For five consecutive Sundays this past month, protesters in Hanoi have gathered close to the Chinese embassy to protest China’s recent actions in the South China Sea (known as the East Sea in Vietnam).
The meetings have drawn perhaps just a few hundred people, and some weeks even less than that. Still, in a country where public protests are rare – and where if they do occur, they generally focus on issues that directly affect people’s day-to-day lives, such as land grabs or factory conditions – these gatherings have felt particularly unusual.
So far, the protests have started close to the Chinese embassy, although the block on Hoang Dieu street where the embassy actually sits has generally been cordoned off by police. As a result, demonstrators have spent time in Ba Dinh Square (home to a well-known statue of Lenin) before moving around the city centre and Hanoi’s central lake, Hoan Kiem.
The police, for their part, have seemed concerned with little more than ensuring traffic was still flowing properly.
Many protesters I’ve spoken with say they’ve found out about the demonstration through internet sources such as Facebook. The social networking site is popular in Vietnam, though the authorities have blocked it since the end of 2009, when activists began to organize online, mostly around the contentious issue of Chinese-run bauxite mines in Vietnam’s Central Highlands.
Back then, the bauxite issue united disparate groups, from dissident Catholics to environmental activists and political protesters worried over China’s growing influence in the country. One of the worries now, therefore, is that the current displays of nationalism could provide a platform for other grievances to be aired.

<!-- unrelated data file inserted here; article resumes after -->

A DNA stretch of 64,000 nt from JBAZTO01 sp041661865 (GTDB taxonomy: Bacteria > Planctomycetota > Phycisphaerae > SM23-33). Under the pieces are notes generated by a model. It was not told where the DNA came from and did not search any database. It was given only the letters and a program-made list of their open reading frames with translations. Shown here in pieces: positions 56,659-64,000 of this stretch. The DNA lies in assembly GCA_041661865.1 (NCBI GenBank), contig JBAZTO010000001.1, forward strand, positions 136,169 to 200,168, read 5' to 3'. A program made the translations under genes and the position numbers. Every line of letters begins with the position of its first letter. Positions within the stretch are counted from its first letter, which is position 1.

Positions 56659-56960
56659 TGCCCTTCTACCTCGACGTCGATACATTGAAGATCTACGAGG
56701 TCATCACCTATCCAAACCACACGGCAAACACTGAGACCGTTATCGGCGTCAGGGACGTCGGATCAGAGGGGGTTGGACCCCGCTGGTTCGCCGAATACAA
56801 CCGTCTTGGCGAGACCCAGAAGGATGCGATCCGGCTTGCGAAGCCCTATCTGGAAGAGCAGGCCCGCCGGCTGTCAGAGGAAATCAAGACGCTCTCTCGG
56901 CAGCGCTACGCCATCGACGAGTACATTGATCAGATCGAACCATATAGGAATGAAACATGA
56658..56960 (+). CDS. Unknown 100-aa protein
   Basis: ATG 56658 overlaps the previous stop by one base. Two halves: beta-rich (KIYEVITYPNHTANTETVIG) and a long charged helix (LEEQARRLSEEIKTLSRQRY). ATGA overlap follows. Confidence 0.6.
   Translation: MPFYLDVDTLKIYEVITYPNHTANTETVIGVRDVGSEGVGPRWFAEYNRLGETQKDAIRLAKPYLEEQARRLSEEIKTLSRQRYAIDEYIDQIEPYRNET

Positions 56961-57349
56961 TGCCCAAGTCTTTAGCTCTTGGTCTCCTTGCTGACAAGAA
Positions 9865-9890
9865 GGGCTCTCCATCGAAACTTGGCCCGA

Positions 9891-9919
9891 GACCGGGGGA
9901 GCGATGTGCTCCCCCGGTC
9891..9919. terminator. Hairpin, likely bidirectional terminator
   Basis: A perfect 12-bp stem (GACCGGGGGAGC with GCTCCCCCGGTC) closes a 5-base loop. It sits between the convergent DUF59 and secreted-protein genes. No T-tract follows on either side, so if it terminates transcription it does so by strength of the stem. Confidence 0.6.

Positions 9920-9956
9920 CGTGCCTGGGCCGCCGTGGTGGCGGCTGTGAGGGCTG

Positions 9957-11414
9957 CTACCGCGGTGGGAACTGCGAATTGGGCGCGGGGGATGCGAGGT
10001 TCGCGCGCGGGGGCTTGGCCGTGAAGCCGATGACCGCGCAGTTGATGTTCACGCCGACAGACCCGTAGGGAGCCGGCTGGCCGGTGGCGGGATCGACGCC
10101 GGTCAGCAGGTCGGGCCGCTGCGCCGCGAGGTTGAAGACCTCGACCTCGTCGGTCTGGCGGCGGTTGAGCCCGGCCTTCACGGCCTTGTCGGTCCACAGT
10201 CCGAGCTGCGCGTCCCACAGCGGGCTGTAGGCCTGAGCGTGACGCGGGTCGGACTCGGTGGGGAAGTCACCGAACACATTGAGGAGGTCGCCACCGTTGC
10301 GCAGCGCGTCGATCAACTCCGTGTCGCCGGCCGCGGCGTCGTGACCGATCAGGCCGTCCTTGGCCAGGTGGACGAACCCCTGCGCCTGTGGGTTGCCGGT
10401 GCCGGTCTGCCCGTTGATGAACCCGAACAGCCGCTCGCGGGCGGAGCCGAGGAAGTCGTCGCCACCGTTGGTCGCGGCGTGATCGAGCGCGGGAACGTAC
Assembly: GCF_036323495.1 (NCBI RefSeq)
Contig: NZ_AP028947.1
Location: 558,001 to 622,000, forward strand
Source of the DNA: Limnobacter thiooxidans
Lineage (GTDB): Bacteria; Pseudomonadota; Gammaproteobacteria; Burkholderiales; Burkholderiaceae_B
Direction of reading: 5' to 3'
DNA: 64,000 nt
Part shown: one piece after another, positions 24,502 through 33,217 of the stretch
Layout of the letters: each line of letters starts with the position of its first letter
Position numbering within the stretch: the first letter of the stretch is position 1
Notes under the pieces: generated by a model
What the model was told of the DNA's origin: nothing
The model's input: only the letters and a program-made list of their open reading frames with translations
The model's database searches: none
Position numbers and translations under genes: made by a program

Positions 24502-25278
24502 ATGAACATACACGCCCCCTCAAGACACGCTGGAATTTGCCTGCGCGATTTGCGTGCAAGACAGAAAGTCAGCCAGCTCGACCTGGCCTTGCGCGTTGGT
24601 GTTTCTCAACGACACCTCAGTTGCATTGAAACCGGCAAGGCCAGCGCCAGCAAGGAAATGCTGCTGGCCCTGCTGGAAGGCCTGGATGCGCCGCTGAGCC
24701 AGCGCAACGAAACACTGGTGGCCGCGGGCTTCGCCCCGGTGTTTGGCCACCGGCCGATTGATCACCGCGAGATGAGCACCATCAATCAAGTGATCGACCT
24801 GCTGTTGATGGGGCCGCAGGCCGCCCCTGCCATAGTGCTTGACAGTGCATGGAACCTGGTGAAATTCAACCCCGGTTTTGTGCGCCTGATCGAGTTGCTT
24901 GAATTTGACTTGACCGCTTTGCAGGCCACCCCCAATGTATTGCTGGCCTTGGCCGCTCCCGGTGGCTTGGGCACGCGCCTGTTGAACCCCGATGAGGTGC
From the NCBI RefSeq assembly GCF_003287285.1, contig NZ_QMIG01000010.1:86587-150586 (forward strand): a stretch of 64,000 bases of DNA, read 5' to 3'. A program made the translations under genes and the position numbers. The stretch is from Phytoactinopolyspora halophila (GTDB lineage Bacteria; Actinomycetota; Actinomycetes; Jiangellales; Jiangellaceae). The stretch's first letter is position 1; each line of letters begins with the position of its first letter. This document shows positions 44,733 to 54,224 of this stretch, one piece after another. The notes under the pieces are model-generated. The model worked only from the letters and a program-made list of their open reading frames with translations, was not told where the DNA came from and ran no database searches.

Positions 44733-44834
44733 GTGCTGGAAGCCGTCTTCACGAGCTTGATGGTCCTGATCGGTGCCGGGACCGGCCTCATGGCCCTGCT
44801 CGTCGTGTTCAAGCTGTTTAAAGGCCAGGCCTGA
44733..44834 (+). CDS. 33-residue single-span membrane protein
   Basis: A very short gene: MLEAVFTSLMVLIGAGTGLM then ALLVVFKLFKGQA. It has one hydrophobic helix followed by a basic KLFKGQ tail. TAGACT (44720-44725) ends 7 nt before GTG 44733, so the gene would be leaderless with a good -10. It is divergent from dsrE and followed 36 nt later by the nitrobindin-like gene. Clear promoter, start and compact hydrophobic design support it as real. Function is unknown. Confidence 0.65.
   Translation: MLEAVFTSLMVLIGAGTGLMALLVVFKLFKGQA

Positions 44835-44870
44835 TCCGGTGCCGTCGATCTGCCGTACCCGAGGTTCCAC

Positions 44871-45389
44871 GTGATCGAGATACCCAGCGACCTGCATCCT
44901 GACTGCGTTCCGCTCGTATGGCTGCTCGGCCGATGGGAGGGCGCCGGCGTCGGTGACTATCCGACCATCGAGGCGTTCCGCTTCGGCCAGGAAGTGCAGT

‘Although protesters have been allowed to demonstrate, the police keep a watchful eye for any attempts to turn the message against the government,’ says Jennifer Richmond, China director of intelligence analysis group Stratfor. ‘In other words, rocky domestic politics are adding further complication to these states' attempts to manage their territorial disputes in the South China Sea.’
So far, at least, there has been little overt evidence of this, although one man at a demonstration last month carried a hand-written anti-communist sign in English, while some well-known dissidents were also present. Instead, most of the anger has been centred on China, and the perceived violations of Vietnamese territorial waters by Vietnam’s larger neighbour, as well as the treatment of Vietnamese fishermen by Chinese fleets. Some foreign media have also reported that as nationalist sentiment has flared, a growing number of Chinese businesses have been boycotted.
‘China! Stop violating the territorial waters of Vietnam,’ one typical slogan read. Another protester held aloft a picture of Gen. Vo Nguyen Giap, the nonagenarian who was the architect behind the French defeat at Dien Bien Phu. ‘Vo Nguyen Giap’s spirit is ever lasting. We are ready to join the army!’
Some believe that by allowing these demonstrations, Hanoi has been serving two purposes: sending a less-than-subtle message to Beijing, while also allowing people to let off a little steam by allowing them to air their grievances easily.